Former NCO Vows to Learn From First Professional Boxing Loss
By Pablo Villa - NCO Journal
July 18, 2016
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Sammy Vasquez Jr. walked out of the ring dejected.
The 30-year-old former sergeant in the Pennsylvania Army National Guard had just finished battling Felix Diaz to a standstill in a welterweight boxing match Saturday night at Legacy Arena in Birmingham, Alabama. For Vasquez, it was the first time he didn’t emerge from a fight victorious. Instead, he heard a judges’ verdict of a majority draw.
Then, Vasquez was called back to the ring.
In an uncommon move, the state boxing commission representatives at ringside recalculated the judges’ scores and deemed the fight a unanimous decision for Diaz, handing Vasquez his first professional loss.
“I’ve never been in a situation where I had to wait for them to add up the scores again,” said Vasquez, whose record now stands at 21-1 with 15 knockouts.
For the former NCO, it was the second time this bout provided the need to adapt quickly to change. Merely two weeks before Vasquez was scheduled to enter the ring, Diaz was installed as his opponent after his previous foe, Luis Collazo, was scratched due to injury. Several boxing writers deemed Diaz a much harsher test for Vasquez — despite being five inches shorter — given his background as an Olympic gold medalist in 2008 for the Dominican Republic who was coming off a hotly contested majority decision loss to former champion Lamont Peterson last December. That notion came to fruition Saturday night. Vasquez knew it even before he had to march back to the ring after the first decision was announced.
“I knew in my heart I lost that fight,” he told reporters after the contest, which was the co-main event of a card that saw WBC heavyweight champion Deontay Wilder successfully defend his title against Chris Arreola. “I tried my hardest, but there were things I should have done that I didn’t do.”
Vasquez accepted the new result with grace and dignity, clapping for Diaz after his win was announced.
“He’s a hell of a fighter,” Vasquez said. “He’s an Olympic gold medalist for a reason. He had a tough decision loss to Lamont Peterson. To me, he was an undefeated Olympic gold medalist. I take nothing away from the man.”
The fight seemed to begin according to Vasquez’s plan. He slowly backed the shorter Diaz down, keeping him at bay with his longer jab. But near the end of Round 2, Diaz unleashed a barrage of counter punches that momentarily stunned Vasquez. That theme replayed throughout the fight, as Diaz timed his counter-overhand shots well. Vasquez struggled to avoid the punches anytime Diaz came forward. The longer the fight went, the more galvanized Diaz became as he partook in some mild showboating by waving his hand like a mitt trying to goad Vasquez into a trade inside.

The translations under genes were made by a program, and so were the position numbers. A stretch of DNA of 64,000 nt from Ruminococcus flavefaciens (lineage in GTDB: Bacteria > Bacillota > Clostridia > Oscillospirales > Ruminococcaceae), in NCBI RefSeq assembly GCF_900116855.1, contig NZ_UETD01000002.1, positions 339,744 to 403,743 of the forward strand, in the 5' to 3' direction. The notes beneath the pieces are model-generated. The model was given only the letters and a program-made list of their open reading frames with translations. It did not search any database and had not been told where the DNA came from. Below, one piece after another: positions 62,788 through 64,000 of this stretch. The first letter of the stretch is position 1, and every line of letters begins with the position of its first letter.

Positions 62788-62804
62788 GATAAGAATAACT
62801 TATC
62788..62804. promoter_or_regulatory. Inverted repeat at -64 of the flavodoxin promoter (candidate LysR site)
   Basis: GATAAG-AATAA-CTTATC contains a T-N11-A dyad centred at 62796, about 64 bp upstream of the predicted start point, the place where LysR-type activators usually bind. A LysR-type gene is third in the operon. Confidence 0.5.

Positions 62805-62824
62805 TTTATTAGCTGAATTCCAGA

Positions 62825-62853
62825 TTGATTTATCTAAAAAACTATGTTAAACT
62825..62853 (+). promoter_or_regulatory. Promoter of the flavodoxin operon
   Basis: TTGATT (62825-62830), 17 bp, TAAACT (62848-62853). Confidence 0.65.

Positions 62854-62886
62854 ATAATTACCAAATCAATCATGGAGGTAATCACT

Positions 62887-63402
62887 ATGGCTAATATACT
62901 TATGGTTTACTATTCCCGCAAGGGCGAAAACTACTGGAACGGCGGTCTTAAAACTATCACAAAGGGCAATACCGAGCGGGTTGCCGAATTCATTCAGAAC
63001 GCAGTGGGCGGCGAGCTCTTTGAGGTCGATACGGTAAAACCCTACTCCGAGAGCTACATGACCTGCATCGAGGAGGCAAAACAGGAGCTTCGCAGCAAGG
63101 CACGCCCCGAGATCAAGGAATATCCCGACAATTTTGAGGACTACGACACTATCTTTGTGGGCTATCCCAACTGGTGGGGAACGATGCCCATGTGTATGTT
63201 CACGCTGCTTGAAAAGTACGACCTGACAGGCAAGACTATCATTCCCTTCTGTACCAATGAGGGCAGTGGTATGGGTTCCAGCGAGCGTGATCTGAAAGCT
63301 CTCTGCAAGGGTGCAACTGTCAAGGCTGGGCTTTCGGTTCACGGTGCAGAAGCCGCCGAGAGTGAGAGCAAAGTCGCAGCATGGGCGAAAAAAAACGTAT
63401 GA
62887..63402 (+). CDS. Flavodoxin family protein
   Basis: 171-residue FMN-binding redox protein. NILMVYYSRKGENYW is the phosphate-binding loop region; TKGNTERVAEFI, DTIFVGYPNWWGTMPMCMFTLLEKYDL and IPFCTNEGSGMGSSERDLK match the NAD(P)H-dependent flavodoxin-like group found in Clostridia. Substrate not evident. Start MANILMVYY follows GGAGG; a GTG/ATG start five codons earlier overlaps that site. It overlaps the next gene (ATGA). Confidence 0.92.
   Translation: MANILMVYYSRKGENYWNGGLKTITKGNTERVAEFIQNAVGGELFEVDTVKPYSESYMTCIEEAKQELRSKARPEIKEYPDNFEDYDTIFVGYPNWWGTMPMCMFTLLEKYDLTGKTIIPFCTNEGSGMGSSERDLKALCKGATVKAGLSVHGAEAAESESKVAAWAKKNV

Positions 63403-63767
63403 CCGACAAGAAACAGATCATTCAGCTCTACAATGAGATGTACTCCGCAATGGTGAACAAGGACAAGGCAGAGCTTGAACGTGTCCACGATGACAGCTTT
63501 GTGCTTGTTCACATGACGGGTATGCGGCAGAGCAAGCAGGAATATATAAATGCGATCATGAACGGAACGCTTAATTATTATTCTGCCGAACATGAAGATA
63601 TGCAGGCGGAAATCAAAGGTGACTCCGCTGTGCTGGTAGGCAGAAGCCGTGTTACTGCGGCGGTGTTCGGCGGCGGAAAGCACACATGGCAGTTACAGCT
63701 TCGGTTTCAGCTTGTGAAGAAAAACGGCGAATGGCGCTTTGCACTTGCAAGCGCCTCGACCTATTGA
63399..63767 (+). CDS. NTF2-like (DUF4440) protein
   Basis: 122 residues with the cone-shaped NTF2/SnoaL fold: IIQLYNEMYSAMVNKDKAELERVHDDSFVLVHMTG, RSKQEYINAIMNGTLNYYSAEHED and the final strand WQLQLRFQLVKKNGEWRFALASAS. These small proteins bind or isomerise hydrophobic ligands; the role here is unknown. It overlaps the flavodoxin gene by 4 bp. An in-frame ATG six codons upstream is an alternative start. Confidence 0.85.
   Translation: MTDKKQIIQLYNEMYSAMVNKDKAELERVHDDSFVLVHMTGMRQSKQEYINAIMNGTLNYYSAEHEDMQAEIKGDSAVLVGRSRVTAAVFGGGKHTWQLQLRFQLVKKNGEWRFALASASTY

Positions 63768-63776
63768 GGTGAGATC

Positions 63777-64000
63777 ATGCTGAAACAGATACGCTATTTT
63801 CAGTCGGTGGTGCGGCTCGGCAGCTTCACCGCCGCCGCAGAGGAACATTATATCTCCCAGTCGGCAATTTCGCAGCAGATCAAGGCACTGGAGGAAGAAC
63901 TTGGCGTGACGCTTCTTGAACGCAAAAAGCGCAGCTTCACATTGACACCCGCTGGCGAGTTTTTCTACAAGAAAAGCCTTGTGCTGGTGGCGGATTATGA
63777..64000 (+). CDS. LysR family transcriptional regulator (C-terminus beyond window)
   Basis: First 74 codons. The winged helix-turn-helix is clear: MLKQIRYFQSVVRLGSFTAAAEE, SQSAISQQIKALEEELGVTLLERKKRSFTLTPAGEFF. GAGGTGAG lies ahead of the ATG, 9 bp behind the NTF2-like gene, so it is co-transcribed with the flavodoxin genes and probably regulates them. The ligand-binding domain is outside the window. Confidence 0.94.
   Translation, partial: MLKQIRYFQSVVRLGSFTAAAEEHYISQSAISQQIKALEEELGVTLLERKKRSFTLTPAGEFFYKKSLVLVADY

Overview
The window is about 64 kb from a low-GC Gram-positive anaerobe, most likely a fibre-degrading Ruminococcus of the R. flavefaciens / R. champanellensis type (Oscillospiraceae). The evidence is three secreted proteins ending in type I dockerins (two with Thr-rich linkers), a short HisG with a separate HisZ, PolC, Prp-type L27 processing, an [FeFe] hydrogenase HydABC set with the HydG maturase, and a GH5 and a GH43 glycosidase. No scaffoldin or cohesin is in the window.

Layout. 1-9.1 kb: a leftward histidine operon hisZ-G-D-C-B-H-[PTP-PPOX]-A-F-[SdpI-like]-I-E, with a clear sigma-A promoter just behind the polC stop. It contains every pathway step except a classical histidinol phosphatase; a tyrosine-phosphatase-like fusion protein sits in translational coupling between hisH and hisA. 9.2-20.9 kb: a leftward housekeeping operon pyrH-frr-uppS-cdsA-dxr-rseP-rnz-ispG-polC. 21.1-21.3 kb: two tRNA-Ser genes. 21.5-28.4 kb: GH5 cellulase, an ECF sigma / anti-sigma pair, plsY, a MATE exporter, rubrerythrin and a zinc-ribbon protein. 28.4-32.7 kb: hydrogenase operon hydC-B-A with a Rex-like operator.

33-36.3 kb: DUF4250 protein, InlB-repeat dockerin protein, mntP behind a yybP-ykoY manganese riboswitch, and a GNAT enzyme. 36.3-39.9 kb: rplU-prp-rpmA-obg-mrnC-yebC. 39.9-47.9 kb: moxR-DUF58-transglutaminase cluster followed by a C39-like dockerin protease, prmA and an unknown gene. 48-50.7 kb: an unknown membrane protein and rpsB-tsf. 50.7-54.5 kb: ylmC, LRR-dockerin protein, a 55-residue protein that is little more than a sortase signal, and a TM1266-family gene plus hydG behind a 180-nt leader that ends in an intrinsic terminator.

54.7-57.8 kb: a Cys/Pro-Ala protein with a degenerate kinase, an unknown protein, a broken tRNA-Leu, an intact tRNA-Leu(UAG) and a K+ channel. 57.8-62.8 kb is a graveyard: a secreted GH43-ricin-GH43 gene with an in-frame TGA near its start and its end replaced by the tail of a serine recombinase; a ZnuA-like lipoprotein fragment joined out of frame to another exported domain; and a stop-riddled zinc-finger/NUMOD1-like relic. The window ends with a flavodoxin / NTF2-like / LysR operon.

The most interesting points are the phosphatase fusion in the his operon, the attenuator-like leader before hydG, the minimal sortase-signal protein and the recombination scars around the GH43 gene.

In Round 7, Vasquez lost his mouthpiece from a glancing blow. He lost it again in Round 8 after Diaz backed him into a corner. The fighters traded a rousing flurry of punches in Round 9 that brought the crowd to its feet, with Vasquez appearing to find his form again after struggling for most of the middle rounds. In Round 10, Diaz was content moving about the ring figuring his decision victory was sealed. Vasquez landed a slew of jabs while Diaz backed up. Diaz landed a counter shot in the round’s waning seconds that once again dislodged Vasquez’s mouthpiece. The referee stopped action and took a point from Vasquez for the delay before the fight ended less than a minute later.
That point proved to be the difference on two of the judges’ modified scorecards as Ron Moon and Irwin Deutsch both scored it 95-94. Karen Holderfield scored the bout 96-93 for Diaz after the modification.
Despite suffering his first loss, Vasquez vowed to regroup and continue his quest to become a world champion.
“We’ll huddle up and start back at the drawing board,” he said. “I’ve got to start knocking those names down again. … This is my first loss. Losses you learn from. Losses just mean you have room to grow. We’ll take it and come back strong the next time.”
While disappointed with the result, Vasquez also approaches the setback with a different perspective. Vasquez deployed twice to Iraq with the Pennsylvania Army National Guard in 2005-06 and in 2008-09. He still carries the hidden scars of war. Earlier this year before his fight against Aaron Martinez, Vasquez revealed he had been diagnosed with post-traumatic stress disorder. He still attends weekly sessions with a counselor and sees a psychiatrist regularly. Vasquez said his progress is bolstered by the physical outlet boxing provides.
“I’ve already been in the biggest fight of my life,” Vasquez said in the lead-up to his tilt with Diaz. “The difference when fighting other people in the ring and fighting in a war is you get to walk away. Win, lose or draw, I don’t really care. I mean, I want to win of course, but at the same time for someone that has been through the stuff that I have, that us Soldiers have, it’s just great to be ranked in the top 10 in the world. If it was all gone tomorrow, I wouldn’t be upset. I’ve accomplished a lot in my life and I’m very proud of how far I’ve come.”